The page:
There are opportunities to move into clinical research or to get involved in training and registration assessments. You can also develop your career by getting involved with professional bodies, taking on external professional roles or moving into advisory roles.

Working hours will depend on whether you are self-employed, employed by a facility with set business hours or if you are contracted to various businesses or companies. You will usually work a 37.5-hour week, although you may be required to work a shift pattern, including weekends and nights.

Related jobs include:

  • Cellular Scientist
  • Cell Biologist
  • Analytical chemist
  • Biomedical scientist
  • Biotechnologist
  • Clinical scientist
  • Forensic scientist
  • Medicinal chemist
  • Microbiologist
  • Physician associate
  • Research scientist
  • Toxicologist
  • Genetic counsellor
  • Medical sales representative
  • Medical science liaison
  • Nanotechnologist
  • Neuroscientist
  • Science writer

Further study

After completing a course in Cellular Manufacturing and Therapy, you may choose to pursue further study in a specialist field to increase your knowledge base and skill set. Postgraduate study can also be used as a means to change career focus or to gain professional qualifications required to practise in certain career areas such as Biochemistry, Neuroscience or Genetics.


What is the difference between gene therapy and cell therapy?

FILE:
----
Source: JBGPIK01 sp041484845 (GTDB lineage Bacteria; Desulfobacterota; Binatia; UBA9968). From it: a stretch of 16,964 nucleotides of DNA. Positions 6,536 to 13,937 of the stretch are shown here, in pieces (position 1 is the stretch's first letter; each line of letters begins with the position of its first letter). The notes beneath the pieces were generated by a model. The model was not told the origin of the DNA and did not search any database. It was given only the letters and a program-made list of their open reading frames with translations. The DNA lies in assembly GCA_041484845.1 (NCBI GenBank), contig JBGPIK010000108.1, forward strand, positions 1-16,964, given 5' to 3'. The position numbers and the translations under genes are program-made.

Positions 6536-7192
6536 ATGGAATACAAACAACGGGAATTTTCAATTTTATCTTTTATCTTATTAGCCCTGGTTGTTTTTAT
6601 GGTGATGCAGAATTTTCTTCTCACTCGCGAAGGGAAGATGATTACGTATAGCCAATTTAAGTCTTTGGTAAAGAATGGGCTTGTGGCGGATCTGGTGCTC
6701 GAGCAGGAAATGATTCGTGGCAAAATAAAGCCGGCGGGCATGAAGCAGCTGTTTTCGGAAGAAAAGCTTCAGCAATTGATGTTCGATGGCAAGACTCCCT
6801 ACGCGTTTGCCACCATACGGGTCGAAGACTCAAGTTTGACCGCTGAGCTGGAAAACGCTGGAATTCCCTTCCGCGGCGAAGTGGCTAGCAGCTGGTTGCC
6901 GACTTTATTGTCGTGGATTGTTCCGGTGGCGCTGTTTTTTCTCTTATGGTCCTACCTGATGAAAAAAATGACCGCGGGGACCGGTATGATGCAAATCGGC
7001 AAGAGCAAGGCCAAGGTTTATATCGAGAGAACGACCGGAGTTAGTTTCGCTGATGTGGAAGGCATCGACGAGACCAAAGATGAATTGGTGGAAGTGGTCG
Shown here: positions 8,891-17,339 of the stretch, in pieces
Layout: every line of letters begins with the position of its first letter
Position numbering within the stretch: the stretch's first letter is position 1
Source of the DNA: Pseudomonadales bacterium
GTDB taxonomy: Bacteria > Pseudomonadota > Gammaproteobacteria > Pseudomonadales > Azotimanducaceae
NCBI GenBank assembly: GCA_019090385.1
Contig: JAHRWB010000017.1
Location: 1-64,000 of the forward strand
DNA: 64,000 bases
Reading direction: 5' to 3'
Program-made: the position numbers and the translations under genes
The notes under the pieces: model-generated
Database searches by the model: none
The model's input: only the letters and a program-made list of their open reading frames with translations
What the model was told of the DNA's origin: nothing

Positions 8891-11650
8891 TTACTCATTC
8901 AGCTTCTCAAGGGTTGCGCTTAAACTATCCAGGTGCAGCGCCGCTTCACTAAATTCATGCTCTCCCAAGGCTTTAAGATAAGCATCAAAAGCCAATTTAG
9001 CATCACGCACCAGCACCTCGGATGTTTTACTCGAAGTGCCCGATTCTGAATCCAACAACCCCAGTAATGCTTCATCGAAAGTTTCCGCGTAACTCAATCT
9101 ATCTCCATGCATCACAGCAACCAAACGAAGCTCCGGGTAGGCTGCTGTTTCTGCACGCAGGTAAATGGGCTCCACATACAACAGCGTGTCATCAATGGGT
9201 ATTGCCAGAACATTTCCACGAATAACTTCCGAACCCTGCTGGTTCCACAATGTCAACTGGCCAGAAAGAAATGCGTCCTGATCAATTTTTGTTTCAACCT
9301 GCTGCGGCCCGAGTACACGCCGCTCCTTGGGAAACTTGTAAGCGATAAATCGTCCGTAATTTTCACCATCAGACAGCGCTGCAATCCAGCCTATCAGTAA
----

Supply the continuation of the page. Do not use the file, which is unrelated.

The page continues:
Gene therapy involves the transfer of genetic material, usually in a carrier or vector, and the uptake of the gene into the appropriate cells of the body. Cell therapy involves the transfer of cells with the relevant function into the patient.

Are there different types of cell therapy?

According to medical journals, there are more than 8000 active, or actively recruiting, clinical trials for cell therapies being developed for diverse diseases.

The most common type of cell therapy is blood transfusion, and the transfusion of red blood cells, white blood cells, and platelets from a donor. Another common cell therapy is the transplantation of hematopoietic stem cells to create bone marrow which has been performed for over 40 years.

Where can I study Cellular Manufacturing and Therapy?

Explore your options here

 Did You Know?

  • The main purpose of a cell is to organize. Cells hold a variety of pieces and each cell has a different set of functions. Some cells move throughout the body, like blood cells. Others are attached to one another like muscle cells, and they stay in one place.
  • Some cells, like skin cells, divide and reproduce quickly. Nerve cells do not divide or reproduce except under usual circumstances.
  • The longest cells in the human body are the motor neurons. They can be up to 4.5 feet (1.37 meters) long and run from the lower spinal cord to the big toe.
  • Red blood cells carry oxygen around the body. They are created inside the bone marrow of your bones.
  • Cells are specialised to their function. This is known as specialised cells. Each group of specialised cells organises to form what is known as tissue. For example, the heart muscle cells together form the muscular tissue of the heart wall.

Mariza Halliday